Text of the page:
Radiant heated floors are almost de rigueur today. “To get out of your shower or tub and step into a heated stone or tile floor is the height of luxury.”
“Another trend that is important to mention,” adds Speziale, “is the growing number of amenities for the Boomers, to help them age gracefully. There are tubs with elevating sides that are quite attractive looking that ease entry and exit, toilet seats that are comfort height, and grab bars are now so attractive that they look like high end towel bars. Boomers drive a lot of what happens in the bathroom.”
In the bathroom and powder room featured in this issue, luxury was the key word. Alison Knapp, Senior designer at Barnard & Speziale spearheaded this bathroom and powder room design.
“The small but impressive powder room eschewed a production vanity and used a piece of furniture made in Mexico and converted to this use,” explains Knapp. “The wallpaper has gold embellishments that were hand placed strategically to catch the light and balance the design. It is a formal room, elegant and inviting.”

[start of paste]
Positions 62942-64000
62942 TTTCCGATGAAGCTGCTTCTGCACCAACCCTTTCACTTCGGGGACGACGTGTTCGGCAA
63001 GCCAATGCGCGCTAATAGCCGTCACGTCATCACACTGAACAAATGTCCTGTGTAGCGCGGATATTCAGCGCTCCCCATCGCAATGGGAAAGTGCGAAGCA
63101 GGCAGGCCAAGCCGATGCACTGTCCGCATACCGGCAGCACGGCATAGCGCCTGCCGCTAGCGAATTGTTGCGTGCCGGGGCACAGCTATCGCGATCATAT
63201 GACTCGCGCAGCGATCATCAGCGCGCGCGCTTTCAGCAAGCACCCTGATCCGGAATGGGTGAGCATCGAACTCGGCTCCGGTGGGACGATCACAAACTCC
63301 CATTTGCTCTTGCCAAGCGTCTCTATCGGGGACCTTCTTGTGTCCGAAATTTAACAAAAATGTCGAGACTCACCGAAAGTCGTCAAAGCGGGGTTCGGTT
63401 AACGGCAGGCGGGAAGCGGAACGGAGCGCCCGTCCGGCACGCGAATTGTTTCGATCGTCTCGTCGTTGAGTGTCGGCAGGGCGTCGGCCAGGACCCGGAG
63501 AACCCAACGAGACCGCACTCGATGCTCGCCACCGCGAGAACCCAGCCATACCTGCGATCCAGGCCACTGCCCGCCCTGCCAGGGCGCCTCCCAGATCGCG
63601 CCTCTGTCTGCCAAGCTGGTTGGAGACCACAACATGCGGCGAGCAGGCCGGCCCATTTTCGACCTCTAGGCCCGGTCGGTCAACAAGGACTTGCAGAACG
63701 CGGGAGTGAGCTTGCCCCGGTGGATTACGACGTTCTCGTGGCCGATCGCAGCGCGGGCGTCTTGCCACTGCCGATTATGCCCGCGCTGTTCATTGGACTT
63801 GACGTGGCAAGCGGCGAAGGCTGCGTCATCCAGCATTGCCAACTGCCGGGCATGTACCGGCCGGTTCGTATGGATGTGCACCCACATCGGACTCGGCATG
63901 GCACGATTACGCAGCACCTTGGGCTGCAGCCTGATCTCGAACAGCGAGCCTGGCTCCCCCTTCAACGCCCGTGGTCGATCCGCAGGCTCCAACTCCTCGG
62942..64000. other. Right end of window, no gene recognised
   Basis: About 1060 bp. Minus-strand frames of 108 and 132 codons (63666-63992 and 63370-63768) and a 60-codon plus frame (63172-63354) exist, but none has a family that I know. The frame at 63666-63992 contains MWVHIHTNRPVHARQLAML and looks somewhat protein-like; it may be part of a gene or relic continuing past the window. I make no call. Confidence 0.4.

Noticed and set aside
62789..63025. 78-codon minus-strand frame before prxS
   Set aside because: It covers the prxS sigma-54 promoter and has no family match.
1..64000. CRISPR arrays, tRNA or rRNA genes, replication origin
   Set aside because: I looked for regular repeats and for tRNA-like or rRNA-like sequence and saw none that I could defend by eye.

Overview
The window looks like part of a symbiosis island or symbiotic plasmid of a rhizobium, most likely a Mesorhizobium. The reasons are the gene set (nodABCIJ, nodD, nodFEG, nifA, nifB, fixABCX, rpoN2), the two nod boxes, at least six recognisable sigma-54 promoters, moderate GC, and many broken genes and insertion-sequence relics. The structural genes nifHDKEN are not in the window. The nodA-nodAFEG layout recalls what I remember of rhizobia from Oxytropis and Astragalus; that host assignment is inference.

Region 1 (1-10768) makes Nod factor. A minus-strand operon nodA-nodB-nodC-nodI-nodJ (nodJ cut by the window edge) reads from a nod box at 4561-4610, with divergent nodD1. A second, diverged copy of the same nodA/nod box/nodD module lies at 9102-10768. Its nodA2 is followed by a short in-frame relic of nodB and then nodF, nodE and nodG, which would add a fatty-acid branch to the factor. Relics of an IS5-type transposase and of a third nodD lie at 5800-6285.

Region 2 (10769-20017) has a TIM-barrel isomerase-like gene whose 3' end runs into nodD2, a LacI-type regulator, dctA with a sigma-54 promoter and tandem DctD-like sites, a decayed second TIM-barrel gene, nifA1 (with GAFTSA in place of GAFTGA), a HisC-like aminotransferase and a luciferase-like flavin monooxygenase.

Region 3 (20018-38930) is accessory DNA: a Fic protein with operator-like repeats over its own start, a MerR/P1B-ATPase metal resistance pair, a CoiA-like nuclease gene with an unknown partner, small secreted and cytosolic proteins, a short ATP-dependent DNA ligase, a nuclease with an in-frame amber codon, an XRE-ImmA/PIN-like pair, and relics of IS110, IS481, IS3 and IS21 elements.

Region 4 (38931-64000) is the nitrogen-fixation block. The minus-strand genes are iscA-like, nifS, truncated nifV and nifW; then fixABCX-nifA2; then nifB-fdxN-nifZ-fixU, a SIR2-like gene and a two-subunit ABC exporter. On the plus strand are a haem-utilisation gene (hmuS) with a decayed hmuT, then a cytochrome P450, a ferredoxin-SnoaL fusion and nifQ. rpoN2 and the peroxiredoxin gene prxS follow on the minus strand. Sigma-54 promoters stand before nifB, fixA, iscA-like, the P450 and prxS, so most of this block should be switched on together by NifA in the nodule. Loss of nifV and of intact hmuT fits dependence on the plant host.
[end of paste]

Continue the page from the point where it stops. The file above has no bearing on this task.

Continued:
“Details like crystal drop sconces, an impressive Italian mirror, antique gold faucets with frosted glass and a countertop and floor in platinum marble give this small room a traditional yet subdued opulence.”
The master bath is impressively large and the spaciousness is underscored by the use of pale colours, and lots of mirrors and light. The custom cabinetry, with antique mirrors and leaded mullion window details, is finished in cream with an antique glaze that has a bit of gold in it for sparkle. Even the heated marble floor has gold porcelain inserts.
“There's a large soaker tub in front of the window that invites lingering baths, it looks like something you might find in a French chateau. There's a separate room for his toilet and hers, his with an English library look to add a masculine tone. In the main room, a stunning cut glass chandelier catches the light.”